From her humble home in Bolton to a revolutionary career as an educational psychologist, Susan Isaacs established that she was an extraordinary Victorian woman. With sources from The British Library to The Melanie Klein Trust we will discover more about why Isaacs was so remarkable.

Susan Sutherland Isaacs was born in Turton, Bolton in a small terrace cottage on Bradshaw Brow in 1885 to skilled working-class parents. Susan was the second youngest of eight children. Her father was a saddler who later became a local journalist for Tillotson and Son newspaper, The Bolton Evening News, and he was also a Methodist preacher. Susan’s mother was a milliner and sadly passed away when Susan was six years old (Philip Graham, 2009).

As with many women in the Victorian era, she became a governess and only began her further education in her twenties. Women in the Victorian era rarely became educated unless middle or upper class, even then it was aimed more towards arts rather than scholarly education and aimed at making themselves a better wife. Here is a link to an article from the British Museum about education in the Victorian period and outlining women’s roles in education.

She started her education at Mawdsley Street Board School, but at the age of fourteen her father removed her due to her disruptive behavior and her atheistic socialism which caused a further rift between them (Matthew Pelcowitz, 2012). After a brief period working as an apprentice, photographer Susan became a governess and travelled to Morocco with the family.

Having spent a year in Morrocco, Susan came home and started working in a private school. However she wanted to take her education further and enrolled at Manchester University, initially studying nursery school teaching, before progressing into a bachelor’s degree in philosophy and a master’s in psychology. In 1914 she married her first husband, William B. Brierley, who was a Botany lecturer and moved to London taking the post of a tutor in psychology at London University.

In 1924 Geoffery Pyke advertised for ‘an educated young woman with honors degree-preferably first class- or equivalent, to conduct education of a small group of children aged two and half to seven years, as a piece of scientific and research’ (Graham, 2009). Susan got the job and became the first Head Teacher at The Malting House School in Cambridge. The Malting House was no average school: Pyke and Isaacs agreed before opening its doors that there would be no lessons and that the children would have the choice to decide what to read and which activity they would like to do within the school. Children led their own education, and nothing was ever forcibly taught. This was Susan’s starting point into her theory that children learned a lot more through play than the outdated Victorian model of schools where punishment and the three R’s were preferred methods of teaching.

Susan Isaacs' Birthplace, Bradshaw Brow, Bromley Cross, Bolton.
Unknown photographer, copied by Elliott & Fry, half-plate glass copy negative, 1890s.
Unknown photographer, Susan Isaacs

Upon the school’s closure, Susan wrote about her research gained from the years teaching in the school, the book Intellectual Growth in Young Children (1930) reiterated her thoughts on how children learn from their own observations and experiences (Boswell, 2016). She also wrote critiques on Jean Piaget’s notable works often challenging them in favor of her own research findings from her time at The Malting House. As recently as 2005, it was observed that Susan’s holistic approach to children’s education is something from which teaching practitioners should seek to learn (Tricia David, 2005).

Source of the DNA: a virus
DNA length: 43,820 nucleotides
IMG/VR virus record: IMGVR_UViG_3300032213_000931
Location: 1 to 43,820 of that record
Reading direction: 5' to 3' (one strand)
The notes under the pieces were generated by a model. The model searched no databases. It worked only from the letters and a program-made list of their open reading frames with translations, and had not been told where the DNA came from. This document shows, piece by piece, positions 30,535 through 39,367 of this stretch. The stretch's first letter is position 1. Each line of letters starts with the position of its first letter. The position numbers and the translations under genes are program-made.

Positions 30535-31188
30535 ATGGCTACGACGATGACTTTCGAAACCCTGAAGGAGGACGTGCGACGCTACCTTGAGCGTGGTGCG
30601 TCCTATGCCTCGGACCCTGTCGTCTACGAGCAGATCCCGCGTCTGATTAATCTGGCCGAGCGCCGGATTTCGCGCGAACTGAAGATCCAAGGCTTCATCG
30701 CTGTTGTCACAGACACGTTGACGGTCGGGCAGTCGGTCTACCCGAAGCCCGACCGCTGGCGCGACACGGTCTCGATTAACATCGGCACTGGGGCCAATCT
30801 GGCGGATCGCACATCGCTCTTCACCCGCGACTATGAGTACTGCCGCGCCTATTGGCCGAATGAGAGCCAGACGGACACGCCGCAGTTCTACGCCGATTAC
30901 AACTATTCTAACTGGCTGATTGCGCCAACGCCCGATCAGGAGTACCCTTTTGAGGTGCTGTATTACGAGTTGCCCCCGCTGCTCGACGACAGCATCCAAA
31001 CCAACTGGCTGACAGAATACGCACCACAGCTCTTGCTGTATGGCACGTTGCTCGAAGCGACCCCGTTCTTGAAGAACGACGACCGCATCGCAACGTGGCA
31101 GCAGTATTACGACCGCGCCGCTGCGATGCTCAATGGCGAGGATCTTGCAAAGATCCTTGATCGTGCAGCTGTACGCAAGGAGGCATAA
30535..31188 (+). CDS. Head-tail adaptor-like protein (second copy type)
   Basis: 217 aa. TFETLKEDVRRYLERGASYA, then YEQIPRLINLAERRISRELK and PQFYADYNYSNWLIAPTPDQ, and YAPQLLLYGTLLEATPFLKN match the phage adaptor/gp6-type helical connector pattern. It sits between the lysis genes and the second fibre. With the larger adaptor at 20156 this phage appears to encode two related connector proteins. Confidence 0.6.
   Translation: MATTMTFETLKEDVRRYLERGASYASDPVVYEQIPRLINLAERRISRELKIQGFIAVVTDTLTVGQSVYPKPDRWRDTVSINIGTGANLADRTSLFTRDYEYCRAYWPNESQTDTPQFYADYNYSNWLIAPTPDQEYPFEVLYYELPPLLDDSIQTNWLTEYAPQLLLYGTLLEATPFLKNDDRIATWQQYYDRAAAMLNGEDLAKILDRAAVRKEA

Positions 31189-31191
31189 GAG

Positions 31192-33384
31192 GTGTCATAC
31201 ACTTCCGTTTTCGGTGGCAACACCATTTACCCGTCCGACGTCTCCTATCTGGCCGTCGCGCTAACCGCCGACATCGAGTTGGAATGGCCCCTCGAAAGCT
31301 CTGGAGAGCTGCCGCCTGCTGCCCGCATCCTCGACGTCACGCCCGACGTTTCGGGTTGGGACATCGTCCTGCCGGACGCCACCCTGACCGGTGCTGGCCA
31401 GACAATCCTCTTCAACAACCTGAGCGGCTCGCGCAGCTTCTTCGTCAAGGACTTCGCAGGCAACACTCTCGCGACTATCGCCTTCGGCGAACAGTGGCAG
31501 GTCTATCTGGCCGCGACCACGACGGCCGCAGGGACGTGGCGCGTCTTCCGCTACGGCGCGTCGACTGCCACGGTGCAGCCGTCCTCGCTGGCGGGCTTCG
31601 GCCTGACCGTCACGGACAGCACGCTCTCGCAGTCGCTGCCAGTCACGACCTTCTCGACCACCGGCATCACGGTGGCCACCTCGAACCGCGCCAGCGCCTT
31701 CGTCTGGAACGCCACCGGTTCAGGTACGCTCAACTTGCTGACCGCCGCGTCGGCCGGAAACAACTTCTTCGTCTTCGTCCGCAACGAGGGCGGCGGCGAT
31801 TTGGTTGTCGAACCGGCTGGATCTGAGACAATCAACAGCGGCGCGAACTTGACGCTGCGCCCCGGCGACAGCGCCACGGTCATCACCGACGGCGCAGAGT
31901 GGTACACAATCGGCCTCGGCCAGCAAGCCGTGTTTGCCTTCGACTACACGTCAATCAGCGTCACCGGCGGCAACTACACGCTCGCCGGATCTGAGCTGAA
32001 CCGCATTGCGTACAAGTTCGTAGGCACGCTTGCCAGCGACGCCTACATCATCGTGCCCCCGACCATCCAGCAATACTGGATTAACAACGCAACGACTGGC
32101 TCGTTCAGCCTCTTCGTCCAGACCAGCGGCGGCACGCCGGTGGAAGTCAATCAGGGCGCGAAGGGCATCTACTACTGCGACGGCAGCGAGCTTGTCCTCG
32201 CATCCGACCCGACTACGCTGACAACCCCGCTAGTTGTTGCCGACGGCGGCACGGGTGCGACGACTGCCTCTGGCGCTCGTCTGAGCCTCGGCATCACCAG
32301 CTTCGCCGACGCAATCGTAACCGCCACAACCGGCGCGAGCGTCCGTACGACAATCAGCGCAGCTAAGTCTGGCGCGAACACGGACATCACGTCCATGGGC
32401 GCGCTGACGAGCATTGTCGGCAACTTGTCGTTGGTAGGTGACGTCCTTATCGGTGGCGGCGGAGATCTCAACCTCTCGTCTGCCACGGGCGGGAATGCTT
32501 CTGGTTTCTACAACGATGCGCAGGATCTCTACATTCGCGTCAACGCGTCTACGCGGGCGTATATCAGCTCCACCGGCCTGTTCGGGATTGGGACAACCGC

Susan dedicated her life to the education of children, becoming the first  Head of the Child Development Department at the Institute of Education, University of London, and created a comprehensive teaching course for children’s development for future educators. In 1935 she was diagnosed with breast cancer and suffered with ill health for the rest of her life; this, however, did not stop this amazing woman from traveling the globe to give lectures. In 1948 she received a CBE for her contribution to education and later the same year died.


Boswell, J. (2016) Susan Sutherland Isaacs – Melanie Klein Trust. [Online] Available at: <> [Accessed 21 April 2021].

David, T. (2005) Early Years Pioneers: Susan Isaacs. [Online] Nursery World. Available at: <> [Accessed 21 April 2021].

Graham, P. (2009) A biography of Susan Isaacs. London: Karnac.

Pelcowitz, M. (2012) Feminist Voices – Susan Isaacs. [Online] Feminist Voices. Available at: <> [Accessed 21 April 2021].

Picard, l. (2009) Education in Victorian Britain. [Online] The British Library. Available at: <> [Accessed 21 April 2021].


Colby, Robert A. (1985) “Tale Bearing in the 1890s: The Author and Fiction Syndication”. Victorian Periodicals Review. Vol.18, No.1, pp. 2-16.

Hilliard, Christopher (2009) “The Provincial Press and the Imperial Traffic in Fiction, 1870s-1930s”. Journal of British Studies. Vol.48, No.3, pp. 653-673.

Johanningsmeier, Charles (1995) “Newspaper Syndicates of the Late Nineteenth Century: Overlooked Forces in the American Literary Marketplace”. Publishing History. Vol. 37, No.1, pp. 61-82.

Jones, Aled (1984) “Tillotson’s Fiction Bureau: The Manchester Manuscripts”. Victorian Periodicals Review. Vol.17, No.1, pp. 43-49.

Singleton, Frank (1950) Tillotson’s 1850-1950: Centenary of a Family Business. Bolton: Tillotson & Son Ltd.